Lace is a delicate, classic, elegant fabric, and is widely used for creating romantic tops, party gowns and skirts, decorations, bridal veils, bridal gowns and more. Lace is made of yarn or thread in an open weblike pattern. Originally linen, silk, gold, or silver threads were used, now lace is often made with cotton thread.
Lace has always been a popular element in fashion since the day it was invented. What is charming about lace is that, sometimes it can be a luxury, sometimes it can simply be a normal daily use. After the introduction below, you will not regard lace as simple as just holes in material any more, and hopefully, it can help you have a better understanding in how to choose the best lace type and style, and how to take care of the lace products you own.
The History of Lace
When did lace originate? Although no definite date can be given for the ‘invention’ of lace, it is most likely that what we now regard as lace arose in the early sixteenth century from Venice.
Fashion has always driven lace production. Towards the end of the sixteenth century ruffs and standing collars demanded bold geometric needlelace. Through the early years of the 1600s these were gradually replaced by softer collars requiring many yards of relatively narrow linen bobbin lace. At the same time there was increasing demand for gold and silver lace to edge gloves, shoe roses, jackets and sashes, and also to provide surface decoration for other garments. By the middle of the seventeenth century linen lace was again worn flat, and both needle and bobbin lace makers had refined their skills to produce some extremely intricate work, with the raised needle lace known as Gros Point and the flowing forms of Milanese bobbin lace being among the greatest achievements of the period.
Through the eighteenth century lace became increasingly delicate, often worked in extremely fine linen thread with increasing use of mesh grounds. French needle laces – Argentan and Alençon – and Flemish bobbin laces – Binche, Valenciennes, Mechlin – began to dominate the market, with items such as cravat ends and lappets used to display the wealth and demonstrate the good taste of the wearer.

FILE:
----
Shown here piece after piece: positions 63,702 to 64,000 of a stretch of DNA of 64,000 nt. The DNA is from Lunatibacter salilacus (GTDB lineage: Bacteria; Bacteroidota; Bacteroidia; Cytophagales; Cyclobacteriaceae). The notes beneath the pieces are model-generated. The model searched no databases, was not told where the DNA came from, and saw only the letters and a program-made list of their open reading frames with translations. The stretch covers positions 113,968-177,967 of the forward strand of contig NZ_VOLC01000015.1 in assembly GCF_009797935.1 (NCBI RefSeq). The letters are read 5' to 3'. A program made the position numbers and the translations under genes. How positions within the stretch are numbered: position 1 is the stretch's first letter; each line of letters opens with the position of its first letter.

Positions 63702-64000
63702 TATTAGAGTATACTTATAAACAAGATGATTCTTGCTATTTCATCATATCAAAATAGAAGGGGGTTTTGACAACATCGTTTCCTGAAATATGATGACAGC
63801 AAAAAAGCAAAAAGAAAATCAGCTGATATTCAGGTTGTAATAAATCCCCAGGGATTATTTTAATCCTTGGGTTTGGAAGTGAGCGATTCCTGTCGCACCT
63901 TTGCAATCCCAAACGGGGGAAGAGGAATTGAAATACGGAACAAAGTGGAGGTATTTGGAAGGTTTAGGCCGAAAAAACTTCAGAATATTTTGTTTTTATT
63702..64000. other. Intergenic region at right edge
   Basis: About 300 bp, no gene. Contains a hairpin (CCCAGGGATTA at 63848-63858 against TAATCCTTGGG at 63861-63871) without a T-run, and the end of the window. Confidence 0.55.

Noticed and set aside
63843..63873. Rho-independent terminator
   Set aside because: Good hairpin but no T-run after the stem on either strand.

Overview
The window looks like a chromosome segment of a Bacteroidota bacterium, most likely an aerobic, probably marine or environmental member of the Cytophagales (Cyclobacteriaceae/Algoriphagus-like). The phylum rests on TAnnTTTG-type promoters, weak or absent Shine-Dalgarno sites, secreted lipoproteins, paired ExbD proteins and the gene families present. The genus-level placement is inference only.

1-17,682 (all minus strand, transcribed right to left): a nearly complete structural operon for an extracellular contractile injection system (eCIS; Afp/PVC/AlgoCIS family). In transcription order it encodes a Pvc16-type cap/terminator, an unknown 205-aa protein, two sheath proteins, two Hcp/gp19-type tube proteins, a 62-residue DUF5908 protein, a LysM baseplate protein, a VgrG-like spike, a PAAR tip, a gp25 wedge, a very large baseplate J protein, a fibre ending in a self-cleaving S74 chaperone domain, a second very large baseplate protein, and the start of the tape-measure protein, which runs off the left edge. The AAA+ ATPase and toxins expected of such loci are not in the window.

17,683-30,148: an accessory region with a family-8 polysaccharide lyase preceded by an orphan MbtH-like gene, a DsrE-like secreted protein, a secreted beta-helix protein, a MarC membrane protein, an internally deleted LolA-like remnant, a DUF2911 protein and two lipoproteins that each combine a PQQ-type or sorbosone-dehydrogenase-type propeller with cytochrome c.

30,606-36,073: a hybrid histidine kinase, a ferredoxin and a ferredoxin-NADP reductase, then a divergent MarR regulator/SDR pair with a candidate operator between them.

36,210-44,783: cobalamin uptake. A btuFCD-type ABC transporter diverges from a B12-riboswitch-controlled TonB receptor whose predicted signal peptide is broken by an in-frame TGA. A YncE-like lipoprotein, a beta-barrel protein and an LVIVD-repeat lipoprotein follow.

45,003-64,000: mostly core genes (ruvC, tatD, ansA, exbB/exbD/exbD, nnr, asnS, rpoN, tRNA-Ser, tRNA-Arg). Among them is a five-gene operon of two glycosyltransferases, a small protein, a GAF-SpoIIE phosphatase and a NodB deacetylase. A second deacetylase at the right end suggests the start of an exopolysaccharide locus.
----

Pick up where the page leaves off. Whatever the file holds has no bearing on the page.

The Type of Lace
Needle lace is made using a needle and thread, often within insertions cut out of woven fabric. The needle works over a supporting thread to make stitches for bulkier and knotted appearance. This is the most flexible of the lace making art. Needles and bobbins were used to make fashionable laces during the seventeenth and eighteenth centuries, and they are still the two main techniques of handmade lace in use today.
As the name suggests, bobbin lace is made with bobbins and a pillow. The pattern is pinned to the pillow, and the bobbins are held in the hands and passed over and under one another in intricate patterns dictated by the paper pattern. Antique bobbin lace was made for embellishing and decorating purposes. Nowadays, lace makers do sometimes use the old designs to make reproductions.
Tatted lace is made with an oval shuttle with one pointy end. Normally, when making the lace, the lace makers will have thread wrapped around one hand as they work,and have the shuttle move over and under these wrapped threads to make the knots. Tatting is a type of lace often characterized as Victorian, although it predates Queen Victoria’s reign.
Crochet lace has many types including Irish crochet, (which is a particular style of crochet invented during the 19th century), pineapple crochet, and filet crochet. Crochet lace is usually made with a steel hook, and sometimes with plastic and wooden hook for large scale work. Crochet is a very useful technique for making objects for home.
The guipure lace is stitched with embroidery threads that form a continuous motif. The stitching ground is made of water-soluble or non-heat-resistant material. After the stitching is done, the ground is removed in high temperature water. This type of lace is soft, smooth and luxurious.
Styles of Lace Dresses
Of course, lace isn’t just restricted to dresses; all good fashion has it’s accessories. From purses to shoes, earrings to bracelets, lace can be an excellent material to create that special accessory for your outfits!
How to Care for Lace Clothes
All lace should be hand washed using cool water and a mild detergent. Button and zip completely to avoid snagging that can tear the lace netting. Rinse gently by hand, or wrap it in a dry towel to suck the water out. You should always dry your lace items in the air and on a flat board, remember never put them in the dryer. If you need to iron them, placing a thick white towel will be a good idea. In this way, any crushing or ripping can be prevented.
source: LUNSS COUTURE